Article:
# Air Thermal Conductivity vs Humidity

If air of a certain temperature blows through a car radiator (or a computer case), what effect will air humidity (non-condensing) have on cooling rate?

The cooling effect of air will depend in the flow rate and thermal conductivity of air. The latter is in turn a function of temperature, pressure and water content. Counter-intuitively, if we keep pressure constant, the most water the less thermal conductivity, and the decrease in thermal conductivity is more significant for higher temperatures, as shown by the following graph:

A more detailed explanation of the causes of this behavior can be found at the original source of the image: electronics-cooling.com

The fins don't have moisture so no difference from evaporative cooling there.

Air with higher humidity has a higher capacitance. As humid air passes from the front the back it will adsorb the same amount of heat and temperature at the trailing edge will be lower than the dry air. So humid air will maintain a greater temperature difference which results in more heat transfer. You should never have condensing as the air is being heated.

@Camilo Rada's answer is good, but only addresses purely conductive heat transfer (or the assumption that $$\Delta T$$ is constant). For convective heat transfer, you also have to factor in heat capacity as well.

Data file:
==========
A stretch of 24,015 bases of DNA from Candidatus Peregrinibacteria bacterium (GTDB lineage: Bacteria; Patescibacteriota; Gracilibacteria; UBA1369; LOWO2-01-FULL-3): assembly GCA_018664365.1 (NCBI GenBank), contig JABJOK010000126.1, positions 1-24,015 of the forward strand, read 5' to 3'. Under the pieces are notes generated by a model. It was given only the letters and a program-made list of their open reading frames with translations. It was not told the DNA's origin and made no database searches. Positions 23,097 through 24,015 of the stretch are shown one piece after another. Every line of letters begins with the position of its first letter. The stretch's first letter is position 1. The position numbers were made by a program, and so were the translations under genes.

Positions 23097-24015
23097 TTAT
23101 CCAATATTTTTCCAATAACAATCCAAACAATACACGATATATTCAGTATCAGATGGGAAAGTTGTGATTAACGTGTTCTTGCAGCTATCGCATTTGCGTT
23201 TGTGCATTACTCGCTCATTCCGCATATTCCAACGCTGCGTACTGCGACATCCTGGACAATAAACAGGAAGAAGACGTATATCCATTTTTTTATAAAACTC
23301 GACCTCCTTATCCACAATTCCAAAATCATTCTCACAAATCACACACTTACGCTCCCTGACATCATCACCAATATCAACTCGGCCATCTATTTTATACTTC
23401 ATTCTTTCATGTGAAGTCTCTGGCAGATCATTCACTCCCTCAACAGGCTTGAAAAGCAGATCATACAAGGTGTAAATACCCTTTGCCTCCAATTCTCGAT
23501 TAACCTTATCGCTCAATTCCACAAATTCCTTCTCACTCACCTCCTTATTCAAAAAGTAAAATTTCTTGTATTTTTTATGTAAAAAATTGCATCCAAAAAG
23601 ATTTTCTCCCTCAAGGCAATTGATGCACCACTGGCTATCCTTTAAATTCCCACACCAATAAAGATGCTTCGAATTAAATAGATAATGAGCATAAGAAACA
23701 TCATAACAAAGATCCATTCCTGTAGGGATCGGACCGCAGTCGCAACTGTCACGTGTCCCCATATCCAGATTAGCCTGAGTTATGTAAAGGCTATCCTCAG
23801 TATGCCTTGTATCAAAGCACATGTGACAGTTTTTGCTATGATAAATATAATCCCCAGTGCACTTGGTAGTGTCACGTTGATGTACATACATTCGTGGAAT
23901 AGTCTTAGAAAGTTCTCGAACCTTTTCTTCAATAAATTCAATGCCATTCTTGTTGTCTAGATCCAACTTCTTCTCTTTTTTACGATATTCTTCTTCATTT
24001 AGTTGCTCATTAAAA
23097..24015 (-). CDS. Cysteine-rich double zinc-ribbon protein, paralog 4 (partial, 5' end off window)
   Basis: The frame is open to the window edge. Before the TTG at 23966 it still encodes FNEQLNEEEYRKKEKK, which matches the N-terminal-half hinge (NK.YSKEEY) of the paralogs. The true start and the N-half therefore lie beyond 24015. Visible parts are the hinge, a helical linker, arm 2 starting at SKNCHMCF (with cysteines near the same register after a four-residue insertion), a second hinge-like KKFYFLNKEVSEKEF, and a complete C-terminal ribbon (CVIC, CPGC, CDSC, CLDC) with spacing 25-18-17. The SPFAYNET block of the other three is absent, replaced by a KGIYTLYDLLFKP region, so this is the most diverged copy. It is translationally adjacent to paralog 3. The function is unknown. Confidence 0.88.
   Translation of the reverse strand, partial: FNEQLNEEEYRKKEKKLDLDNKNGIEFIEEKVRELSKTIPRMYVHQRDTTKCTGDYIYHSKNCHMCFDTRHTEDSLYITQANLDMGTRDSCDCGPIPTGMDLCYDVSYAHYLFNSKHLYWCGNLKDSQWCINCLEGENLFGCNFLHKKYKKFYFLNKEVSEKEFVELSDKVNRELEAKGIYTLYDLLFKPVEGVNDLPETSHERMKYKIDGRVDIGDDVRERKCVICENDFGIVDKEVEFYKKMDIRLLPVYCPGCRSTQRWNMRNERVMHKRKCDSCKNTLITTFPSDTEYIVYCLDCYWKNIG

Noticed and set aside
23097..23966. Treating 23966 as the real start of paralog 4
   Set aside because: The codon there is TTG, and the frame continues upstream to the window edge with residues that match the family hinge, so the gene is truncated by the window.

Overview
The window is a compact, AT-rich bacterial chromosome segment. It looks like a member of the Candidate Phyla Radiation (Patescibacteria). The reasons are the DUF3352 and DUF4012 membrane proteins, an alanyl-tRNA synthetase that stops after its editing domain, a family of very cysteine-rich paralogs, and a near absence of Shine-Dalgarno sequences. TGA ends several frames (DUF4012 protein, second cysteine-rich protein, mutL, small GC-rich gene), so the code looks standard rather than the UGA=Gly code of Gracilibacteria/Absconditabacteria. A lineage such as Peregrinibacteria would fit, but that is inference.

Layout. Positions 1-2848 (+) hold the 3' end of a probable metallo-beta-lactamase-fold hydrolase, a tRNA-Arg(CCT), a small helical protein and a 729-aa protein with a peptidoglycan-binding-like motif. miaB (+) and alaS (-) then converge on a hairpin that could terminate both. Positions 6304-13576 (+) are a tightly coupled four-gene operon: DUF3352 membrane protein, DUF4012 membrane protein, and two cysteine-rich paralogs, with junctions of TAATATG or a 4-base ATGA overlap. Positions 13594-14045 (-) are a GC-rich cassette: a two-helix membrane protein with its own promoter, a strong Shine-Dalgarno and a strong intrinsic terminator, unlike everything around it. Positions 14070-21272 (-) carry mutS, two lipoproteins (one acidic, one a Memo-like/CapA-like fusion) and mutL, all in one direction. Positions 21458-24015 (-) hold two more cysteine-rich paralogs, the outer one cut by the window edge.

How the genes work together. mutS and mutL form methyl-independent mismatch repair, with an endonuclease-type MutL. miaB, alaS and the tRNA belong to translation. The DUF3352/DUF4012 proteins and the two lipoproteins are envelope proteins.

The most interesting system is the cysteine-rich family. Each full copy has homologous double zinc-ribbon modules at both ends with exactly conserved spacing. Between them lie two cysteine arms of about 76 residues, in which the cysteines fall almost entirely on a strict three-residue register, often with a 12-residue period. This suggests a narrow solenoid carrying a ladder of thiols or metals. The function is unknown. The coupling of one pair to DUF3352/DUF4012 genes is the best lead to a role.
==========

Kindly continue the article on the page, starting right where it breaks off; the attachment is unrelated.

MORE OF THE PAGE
Looking at Fourier's heat law $$q = k \Delta T$$, we've factored in the $$k$$ (thermal conductivity), but not changes in $$\Delta T$$. When a working fluid has a higher thermal capacitance, $$\Delta T$$ increases more slowly, thus having a higher over all $$q$$.

The thermal capacitance of water is discussed in this Physics SE answer, but is given by $$c_p = 1.002 + 1.802H$$ (kJ/kg°C), for $$H$$ being the percent humidity.

Thus, the answer is "it depends", based on the working temperature of the fluid (which determines the variance in $$k$$ with respect to humidity), and how long the fluid is in contact with the heat exchanger. If we assume a fluid working temperature in the neighborhood of 40-50 °C, then the maximum difference in $$k$$ with respect to humidity is around 4%, where as the change in thermal capacitance is around 80%. Obviously it'd be better to actually calculate out what the difference in heat transfer would be for a specific problem setup, but based on the above, I'd say humidity will probably be a net benefit to heat transfer, despite the reduced thermal conductivity.